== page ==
Call for Austin representatives to implement more environmentally friendly laws in Texas

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It is the perpetual obligation of the current generation to prepare for the younger generation. We spend the majority of our lives laboring away in the colloquial rat race in order to secure a future, not just for our children and grandchildren, but for that nebulous “humanity.” But this burden grows heavier with every passing decade; as the human potential for greatness grows, parallel is its capacity to destroy itself. The greatest example of this in modern times is our relationship with the environment. We have taken great advantage of our natural resources, using energy sources such as oil to power monumental industries which allow for leisure the likes of which has never before been experienced by humanity, but the use of these same resources has led to the destruction of the environment through pollution, mining, and climate change. It is at this point in our development that we have arrived at a pivotal juncture. Will we continue to indulge our present interests and deny our fundamental obligation to the future, or will we embrace prescient new policies which, through short-term difficulties, can lead to long-term rewards and success in regards to both the quality and quantity of human existence?

Texas in particular has a duty to take progressive action with its policies because of its standing in relation to other states. According to a 2016 analysis by the U.S. Department of Commerce, Texas was ranked 2nd in the United States both in terms of total population and GDP. This means that Texas’s actions have large effects, both directly, on its own population, and indirectly, through its influence on the policies of other states seeking to replicate its successes. In this way, large states such as Texas fill the same role as that of the scholar according to Ralph Waldo Emerson, that is, to impart knowledge and reason upon a community. That is why it is fundamental for us to adopt progressive, research-based environmental policies now. According to an article by Christina Boswell and Katherine Smith, research and policy can create a positive feedback loop of sorts, where science-based policy leads to more research, which leads to more intelligent policy, ad infinitum. Kirk Watson and Charles Schwertner therefore act not just as state representatives to Austin with their decisions, but as ambassadors to the standards and people of the United States at large.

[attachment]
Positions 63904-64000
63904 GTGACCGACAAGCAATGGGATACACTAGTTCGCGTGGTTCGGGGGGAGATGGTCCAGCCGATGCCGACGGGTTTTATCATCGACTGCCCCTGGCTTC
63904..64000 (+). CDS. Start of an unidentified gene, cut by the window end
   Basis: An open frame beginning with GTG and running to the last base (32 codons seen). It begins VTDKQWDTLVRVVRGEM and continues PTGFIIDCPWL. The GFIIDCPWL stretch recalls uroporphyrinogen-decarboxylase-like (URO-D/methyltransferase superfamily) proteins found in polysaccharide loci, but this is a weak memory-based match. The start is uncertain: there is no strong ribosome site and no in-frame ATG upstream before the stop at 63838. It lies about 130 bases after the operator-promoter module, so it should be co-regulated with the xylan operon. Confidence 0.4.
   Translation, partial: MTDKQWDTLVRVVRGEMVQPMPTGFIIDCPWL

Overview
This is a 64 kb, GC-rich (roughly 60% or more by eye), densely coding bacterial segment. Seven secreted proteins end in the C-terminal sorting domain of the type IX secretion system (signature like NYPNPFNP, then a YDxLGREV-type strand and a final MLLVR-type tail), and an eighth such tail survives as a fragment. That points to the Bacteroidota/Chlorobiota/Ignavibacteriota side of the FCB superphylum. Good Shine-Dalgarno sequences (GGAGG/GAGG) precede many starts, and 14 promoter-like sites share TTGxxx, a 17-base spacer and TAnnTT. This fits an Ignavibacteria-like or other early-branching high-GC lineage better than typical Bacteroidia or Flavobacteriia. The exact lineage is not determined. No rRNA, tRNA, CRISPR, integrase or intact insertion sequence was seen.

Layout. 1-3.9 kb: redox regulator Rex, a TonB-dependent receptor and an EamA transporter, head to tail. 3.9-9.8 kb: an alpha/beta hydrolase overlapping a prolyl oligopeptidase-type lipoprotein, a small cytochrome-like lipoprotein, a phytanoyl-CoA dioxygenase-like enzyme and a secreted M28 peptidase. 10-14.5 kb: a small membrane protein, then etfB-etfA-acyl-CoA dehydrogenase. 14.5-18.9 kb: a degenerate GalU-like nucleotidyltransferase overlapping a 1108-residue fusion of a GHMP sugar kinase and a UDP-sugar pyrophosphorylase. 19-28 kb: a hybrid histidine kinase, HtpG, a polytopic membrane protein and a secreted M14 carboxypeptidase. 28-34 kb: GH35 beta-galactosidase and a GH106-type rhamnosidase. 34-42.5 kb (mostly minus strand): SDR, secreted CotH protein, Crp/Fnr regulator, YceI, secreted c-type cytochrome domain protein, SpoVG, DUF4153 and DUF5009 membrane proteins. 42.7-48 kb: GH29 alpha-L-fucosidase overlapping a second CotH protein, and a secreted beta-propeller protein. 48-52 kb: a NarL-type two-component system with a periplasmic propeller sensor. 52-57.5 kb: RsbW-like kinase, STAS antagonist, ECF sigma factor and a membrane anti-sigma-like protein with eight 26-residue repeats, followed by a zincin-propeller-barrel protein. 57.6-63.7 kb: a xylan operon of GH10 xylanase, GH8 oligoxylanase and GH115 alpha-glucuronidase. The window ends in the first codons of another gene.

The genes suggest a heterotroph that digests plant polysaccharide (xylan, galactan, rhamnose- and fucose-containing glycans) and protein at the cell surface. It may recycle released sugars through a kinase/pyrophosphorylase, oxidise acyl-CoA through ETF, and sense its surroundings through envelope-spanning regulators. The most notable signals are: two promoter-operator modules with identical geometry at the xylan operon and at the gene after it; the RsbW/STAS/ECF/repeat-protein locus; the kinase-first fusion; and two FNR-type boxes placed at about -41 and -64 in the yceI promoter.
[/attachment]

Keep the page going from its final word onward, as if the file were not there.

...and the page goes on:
As the State Senators, Kirk Watson and Charles Schwertner should be representing Austin proudly. According to the 2017 annual report by the United Health Foundation, Texas is the eleventh worst in the country for air pollution, with a ranking of PM9.9, which represents the percentage of population that has been exposed to particles of 2.5 microns or larger. This doesn't sound like much, but exposure of this nature has been linked to horrible health impacts such as asthma. Furthermore, according to a report by Water Online, a company that monitors toxic pollution into waterways, Texas is in the top 10 worst polluters of waterways. This can detrimentally affect our waterways, and upset the delicate ecosystems and industries that rely upon this water. I believe that Watson and Schwertner should introduce laws that go further to curb the amount of pollution these factories are allowed to generate each year, and force them to become more environmentally friendly than they were before. They can change the course of Texas to drop down on the amount of pollution generated, which will help with illnesses, asthma, and cleanliness of the state. This will help to reduce climate change and secure the future of Texas as a successful state.